On Monday, Chicago Mayor Lori Lightfoot made a last-ditch appeal for the Bears to remain in their stadium of more than 50 years, ranging in price from $900 million to $2.2 billion. Even for their home stadium, Soldier Field, the Chicago Bears announced in a press statement earlier this month that they wouldn’t accept any other proposals.
This week, the NFL team told ESPN that they still felt that way and that they were committed to relocating to a different facility more than 30 miles away. According to a mutual agreement with the seller of that property, the team “is not actively exploring stadium deals or sites at alternate locations, including upgrades to Soldier Field, while we are under contract.”
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The Bears intend to relocate to Arlington Park, which has previously been the Arlington Heights location of Churchill Downs’ thoroughbred racing. According to numerous evaluations of crime statistics, that region has crime levels that are far lower than the national median. According to census data, the region’s median household income is above $100,200, while just over 4% of people live in poverty.
In contrast, Chicago experiences high crime rates marked by a record number of shootings. According to census data, the city’s median household income was close to $62,100, and more than 17% of people lived in poverty. In addition to the Bears’ unequivocal denial, Lightfoot told AP News that the team declined to schedule a meeting with her.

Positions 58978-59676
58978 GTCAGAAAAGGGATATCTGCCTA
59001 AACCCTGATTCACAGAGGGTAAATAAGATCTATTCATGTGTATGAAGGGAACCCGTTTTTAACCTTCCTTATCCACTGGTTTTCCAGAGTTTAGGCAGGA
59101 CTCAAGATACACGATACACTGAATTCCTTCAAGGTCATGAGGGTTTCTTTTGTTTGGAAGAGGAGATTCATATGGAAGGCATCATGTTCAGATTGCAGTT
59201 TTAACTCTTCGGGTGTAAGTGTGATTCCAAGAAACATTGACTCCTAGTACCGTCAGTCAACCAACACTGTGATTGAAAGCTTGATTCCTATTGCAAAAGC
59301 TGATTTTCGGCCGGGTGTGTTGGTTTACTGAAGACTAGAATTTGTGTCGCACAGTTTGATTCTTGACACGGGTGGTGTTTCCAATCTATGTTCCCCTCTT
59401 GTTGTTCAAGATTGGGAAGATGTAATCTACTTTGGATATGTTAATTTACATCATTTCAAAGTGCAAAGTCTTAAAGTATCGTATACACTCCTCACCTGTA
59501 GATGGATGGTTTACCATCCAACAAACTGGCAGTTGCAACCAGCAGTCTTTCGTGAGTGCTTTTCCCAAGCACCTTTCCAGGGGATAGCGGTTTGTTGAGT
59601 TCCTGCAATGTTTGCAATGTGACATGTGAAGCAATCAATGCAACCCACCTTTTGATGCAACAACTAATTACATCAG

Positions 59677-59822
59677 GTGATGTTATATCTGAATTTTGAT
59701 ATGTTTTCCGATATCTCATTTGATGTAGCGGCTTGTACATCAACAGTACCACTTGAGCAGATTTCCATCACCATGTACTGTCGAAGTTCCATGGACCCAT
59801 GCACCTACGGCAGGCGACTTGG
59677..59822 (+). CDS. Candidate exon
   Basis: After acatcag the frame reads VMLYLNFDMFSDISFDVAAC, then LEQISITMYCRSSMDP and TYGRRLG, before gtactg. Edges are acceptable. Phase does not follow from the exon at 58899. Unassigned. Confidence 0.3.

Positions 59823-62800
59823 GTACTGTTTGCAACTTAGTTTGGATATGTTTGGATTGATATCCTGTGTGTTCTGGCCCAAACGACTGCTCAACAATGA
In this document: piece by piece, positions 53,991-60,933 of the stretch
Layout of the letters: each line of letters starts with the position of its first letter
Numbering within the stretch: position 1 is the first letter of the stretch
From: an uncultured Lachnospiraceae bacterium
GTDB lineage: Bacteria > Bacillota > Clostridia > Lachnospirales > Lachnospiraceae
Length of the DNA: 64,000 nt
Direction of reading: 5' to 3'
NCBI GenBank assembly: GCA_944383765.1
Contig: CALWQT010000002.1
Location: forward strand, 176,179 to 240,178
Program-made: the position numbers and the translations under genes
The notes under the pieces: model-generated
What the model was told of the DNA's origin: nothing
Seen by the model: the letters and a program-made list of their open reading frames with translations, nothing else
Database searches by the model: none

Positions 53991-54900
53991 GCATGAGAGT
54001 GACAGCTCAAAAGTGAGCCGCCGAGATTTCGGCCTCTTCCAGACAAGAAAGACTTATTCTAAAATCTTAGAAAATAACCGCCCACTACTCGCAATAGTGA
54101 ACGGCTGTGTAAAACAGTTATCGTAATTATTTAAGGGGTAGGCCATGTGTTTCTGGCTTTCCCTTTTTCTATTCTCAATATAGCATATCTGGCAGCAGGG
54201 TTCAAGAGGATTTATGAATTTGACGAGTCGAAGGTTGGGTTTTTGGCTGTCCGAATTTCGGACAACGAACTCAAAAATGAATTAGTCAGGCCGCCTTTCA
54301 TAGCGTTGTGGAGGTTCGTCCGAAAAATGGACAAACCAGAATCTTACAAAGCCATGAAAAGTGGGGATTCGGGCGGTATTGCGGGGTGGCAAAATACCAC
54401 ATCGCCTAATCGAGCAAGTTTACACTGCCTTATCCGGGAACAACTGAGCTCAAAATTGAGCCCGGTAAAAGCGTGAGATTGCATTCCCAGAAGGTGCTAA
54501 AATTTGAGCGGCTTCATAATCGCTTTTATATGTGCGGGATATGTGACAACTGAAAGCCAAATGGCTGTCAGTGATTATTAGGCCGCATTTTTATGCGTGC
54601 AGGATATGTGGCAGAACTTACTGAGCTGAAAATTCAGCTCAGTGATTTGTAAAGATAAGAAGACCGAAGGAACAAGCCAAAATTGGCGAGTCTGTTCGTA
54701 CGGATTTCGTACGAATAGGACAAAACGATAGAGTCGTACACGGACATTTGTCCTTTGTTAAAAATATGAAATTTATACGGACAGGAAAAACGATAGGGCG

Lightfoot has continued to pursue further conversations despite this. The $900 million to $2.2 billion would cover three potential restoration alternatives, according to Lightfoot’s explanation in the news release on Monday. These options might produce a fully enclosed stadium, a dome stadium, or a multi-purpose stadium suited for soccer matches and concerts.
The first two alternatives, according to Lightfoot, were put forth with the Bears in mind. She said that staying at Soldier Field rather than going to Arlington Park will save the Bears between $1 and $1.5 billion in costs. A website called “Re-Imagine Soldier Field” was also launched by the mayor in a last-ditch bid to get the Bears back. The website provides digital renderings of desired renovations for download.
One of the most recent teams to leave the city is the Bears. Numerous multibillion-dollar corporations, including the significant global hedge fund company Citadel, have left or want to leave, as The Daily Wire revealed. It has taken Lightfoot about a year to fight to keep her home team from moving.
In September of last year, the Bears revealed that they had signed a Purchase and Sale Agreement (PSA) for Arlington Park and had committed to paying a little over $197 million for the transfer. Numerous significant business owners claimed that their decision to leave was motivated by social problems and rising crime rates.
The Bears didn’t go into much detail about their decision to leave their longtime city home base, despite the fact that Arlington Park has plenty of nearby lands available for development. The Bears had $370 million in revenue and are valued at $4.1 billion by Forbes’ 2021 NFL estimations. As a result, they are ranked sixth among the NFL’s most valued teams.
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